6. Melt 8 tablespoons of butter in same saucepan (no need to clean) over low heat. Let cool slightly.
  7. Whisk flour, cornstarch, baking powder, baking soda, salt, 1/2 teaspoon cinnamon, and 1/4 teaspoon nutmeg in a medium bowl to combine.
  8. Vigorously whisk eggs and 3/4 cup (150 g) sugar in a large bowl until pale, voluminous, and frothy, about 2 minutes. (I used a stand mixer with the paddle attachment.)
  9. Whisking constantly (with the mixer on low-speed), gradually add melted butter in a steady stream; continue to whisk until fully combined and emulsified (no spots of fat should remain). Reserve saucepan (no need to clean).
  10. Whisk dry ingredients into egg mixture in 3 additions, alternating with reserved sour cream mixture in 2 additions; whisk just until no lumps remain. Batter will be thin.
  11. Scrape into pan and set on a rimmed baking sheet.
  12. Bake cake, rotating halfway through, until deep golden brown and a tester inserted into the center comes out clean, 50–80 minutes. (I baked mine for 55 minutes.)
  13. Transfer pan to a wire rack and poke top of cake all over with a toothpick.
  14. Spoon 3 tablespoons of the reserved reduced cider over; let cool 10 minutes.
  15. Meanwhile, make the topping: Mix a big pinch of salt, remaining 1/4 cup (50 g) sugar, 1/2 tsp cinnamon, and 1/4 teaspoon nutmeg in a small bowl. Melt remaining 1 tablespoon butter in reserved saucepan and mix into remaining 1 tablespoon reduced cider.
  16. Using parchment paper, lift cake onto rack and set rack inside rimmed baking sheet. Peel away parchment from sides.
  17. Brush warm butter-cider mixture over top and sides of cake.
  18. Sprinkle generously with sugar mixture to coat every surface (use parchment to help rotate cake and collect any excess sugar).
  19. Remove parchment and let cool completely before slicing.

Do ahead: Cake can be made 4 days ahead. Store tightly wrapped or in an airtight container at room temperature.

Creamy Corn Ice Cream with Caramel

Caramel corn ice cream? Yes! Sweet summer corn is puréed, strained, and cooked down into a sweet pudding before it is incorporated into the ice cream base. The caramel drizzle was an essential finishing touch.

This recipe was adapted from Food and Wine, contributed by Jesse Houston. The original recipe was “no churn” but I did churn it to expedite the freezing process.

After using a Vitamix to purée the corn and significantly increasing the cooking time, I had double the volume of corn pudding required for the ice cream. I’m planning to use it for another batch. 🙂 I may layer it with caramel or dulce de leche prior to freezing next time so that it will have a caramel swirl.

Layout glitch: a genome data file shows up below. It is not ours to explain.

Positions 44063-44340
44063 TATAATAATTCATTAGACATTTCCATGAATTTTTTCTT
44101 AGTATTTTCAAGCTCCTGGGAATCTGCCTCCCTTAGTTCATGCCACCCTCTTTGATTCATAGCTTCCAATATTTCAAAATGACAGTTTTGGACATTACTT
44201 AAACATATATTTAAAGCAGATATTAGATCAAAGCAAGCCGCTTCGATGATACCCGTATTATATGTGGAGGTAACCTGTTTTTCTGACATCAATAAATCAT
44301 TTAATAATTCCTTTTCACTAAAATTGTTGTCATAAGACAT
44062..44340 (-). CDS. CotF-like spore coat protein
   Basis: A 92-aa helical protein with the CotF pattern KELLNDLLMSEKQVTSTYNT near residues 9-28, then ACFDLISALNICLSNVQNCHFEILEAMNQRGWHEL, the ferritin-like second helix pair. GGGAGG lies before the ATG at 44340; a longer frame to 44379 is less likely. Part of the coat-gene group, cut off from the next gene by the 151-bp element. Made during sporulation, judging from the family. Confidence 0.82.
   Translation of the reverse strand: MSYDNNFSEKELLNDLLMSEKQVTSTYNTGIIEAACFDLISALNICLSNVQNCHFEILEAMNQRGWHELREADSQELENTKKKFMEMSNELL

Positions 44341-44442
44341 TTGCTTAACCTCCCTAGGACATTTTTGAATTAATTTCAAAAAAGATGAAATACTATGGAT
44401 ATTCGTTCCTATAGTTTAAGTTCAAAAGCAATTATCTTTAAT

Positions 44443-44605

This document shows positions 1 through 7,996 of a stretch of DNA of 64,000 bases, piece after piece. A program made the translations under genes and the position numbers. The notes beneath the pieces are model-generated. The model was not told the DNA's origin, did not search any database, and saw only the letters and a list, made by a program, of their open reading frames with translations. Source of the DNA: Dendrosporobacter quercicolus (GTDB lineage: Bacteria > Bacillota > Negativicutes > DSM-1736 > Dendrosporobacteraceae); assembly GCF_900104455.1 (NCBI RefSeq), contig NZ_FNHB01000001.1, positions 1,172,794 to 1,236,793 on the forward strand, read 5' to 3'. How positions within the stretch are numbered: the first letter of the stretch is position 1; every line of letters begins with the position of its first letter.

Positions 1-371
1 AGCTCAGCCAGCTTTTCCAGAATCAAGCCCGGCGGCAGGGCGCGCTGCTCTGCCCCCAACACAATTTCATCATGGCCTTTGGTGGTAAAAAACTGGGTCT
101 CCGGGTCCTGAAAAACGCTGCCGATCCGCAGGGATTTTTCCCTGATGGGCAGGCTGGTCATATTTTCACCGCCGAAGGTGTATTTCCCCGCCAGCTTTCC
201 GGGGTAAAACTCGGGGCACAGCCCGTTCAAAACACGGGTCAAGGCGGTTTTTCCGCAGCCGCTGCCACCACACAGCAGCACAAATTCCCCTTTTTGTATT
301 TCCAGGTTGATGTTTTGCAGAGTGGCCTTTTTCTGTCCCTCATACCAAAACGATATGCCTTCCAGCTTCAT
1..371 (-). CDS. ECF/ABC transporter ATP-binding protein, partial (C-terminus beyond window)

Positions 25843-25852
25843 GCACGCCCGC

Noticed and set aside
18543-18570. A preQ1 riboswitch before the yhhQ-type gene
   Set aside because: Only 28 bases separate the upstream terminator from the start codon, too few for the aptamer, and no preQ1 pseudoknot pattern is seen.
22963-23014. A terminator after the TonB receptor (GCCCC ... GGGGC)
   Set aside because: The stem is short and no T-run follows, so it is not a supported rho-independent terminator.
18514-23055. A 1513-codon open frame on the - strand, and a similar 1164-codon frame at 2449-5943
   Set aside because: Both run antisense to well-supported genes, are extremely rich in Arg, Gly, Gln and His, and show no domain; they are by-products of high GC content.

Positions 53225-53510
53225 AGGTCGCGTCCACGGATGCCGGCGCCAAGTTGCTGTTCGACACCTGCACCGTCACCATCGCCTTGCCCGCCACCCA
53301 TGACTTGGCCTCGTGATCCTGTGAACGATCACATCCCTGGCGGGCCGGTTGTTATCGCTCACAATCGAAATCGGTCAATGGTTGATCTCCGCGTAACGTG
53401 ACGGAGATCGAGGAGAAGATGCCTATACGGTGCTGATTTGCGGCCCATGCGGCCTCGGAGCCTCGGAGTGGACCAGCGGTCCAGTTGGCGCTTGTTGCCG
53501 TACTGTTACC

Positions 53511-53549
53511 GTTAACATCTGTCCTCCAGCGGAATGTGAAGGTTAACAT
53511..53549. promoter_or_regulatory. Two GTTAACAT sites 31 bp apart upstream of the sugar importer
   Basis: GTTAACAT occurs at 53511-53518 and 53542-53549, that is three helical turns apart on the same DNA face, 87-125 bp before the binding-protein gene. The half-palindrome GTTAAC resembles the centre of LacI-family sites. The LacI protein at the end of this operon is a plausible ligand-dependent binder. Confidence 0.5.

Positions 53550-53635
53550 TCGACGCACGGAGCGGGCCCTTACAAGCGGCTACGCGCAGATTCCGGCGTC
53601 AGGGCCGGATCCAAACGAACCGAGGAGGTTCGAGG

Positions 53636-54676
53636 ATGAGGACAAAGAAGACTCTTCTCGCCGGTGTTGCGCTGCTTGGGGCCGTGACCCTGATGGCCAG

Yield: about 8 cups (2 quarts)

Chez Panisse’s Blueberry Cobbler

Yes! I have another summer fruit dessert to share.

I could not wait to make this cobbler as soon as I saw the recipe. 🙂 It was described as “prizing berries above all, using only 1/3 cup of sugar.” The berries cooked into jammy and creamy deliciousness.

This recipe was adapted from Chez Panisse via The New York Times, contributed by Molly O’Neill. I used a biscuit cutter for the topping and modified the baking method. I may consider adding some lemon zest to the berries next time. Yum.

Yield: 6 to 8 servings

For the Berries:

  • 4 1/2 cups fresh blueberries
  • 1/3 cup sugar
  • 1 tablespoon all-purpose flour

For The Dough:

  • 1 1/2 cups all-purpose flour
  • 1/2 teaspoon kosher salt
  • 1 1/2 tablespoons sugar
  • 2 1/4 teaspoons baking powder
  • 6 tablespoons cold unsalted butter, cut into 1/2-inch pieces
  • 3/4 cup heavy cream, plus additional for serving, if desired
  • vanilla ice cream, for serving, if desired
  1. Heat the oven to 375 degrees, preferably on convection.
  2. To prepare the berries, place in a bowl and toss with the sugar and flour. Set aside.
  3. To make the dough, mix the flour, salt, sugar and baking powder in a bowl.
  4. Using a pastry blender, cut in the butter until mixture resembles coarse meal. Add the cream and mix lightly, just until the dry ingredients are moistened.
  5. Put the blueberries in a 1 1/2-quart gratin or baking dish.
  6. On a lightly floured piece of parchment paper, pat the dough out to 1/2-inch thick. Using a biscuit cutter 2 inches in diameter, cut the dough into rounds. Reform scraps and repeat. (I cut the dough into 12 rounds.)
  7. Arrange dough over the top of the berries, leaving space in between for the berries to bubble through.
  8. Place the baking dish on a rimmed baking sheet, and bake in the preheated oven until the topping is brown and the juices bubble thickly around it, about 35 to 40 minutes. (I tented the cobbler with foil after 30 minutes and then baked it for an additional 5 minutes, or until bubbling in the center.)
  9. Let cool slightly. Serve warm, with cream to pour on top or with ice cream on the side, as desired.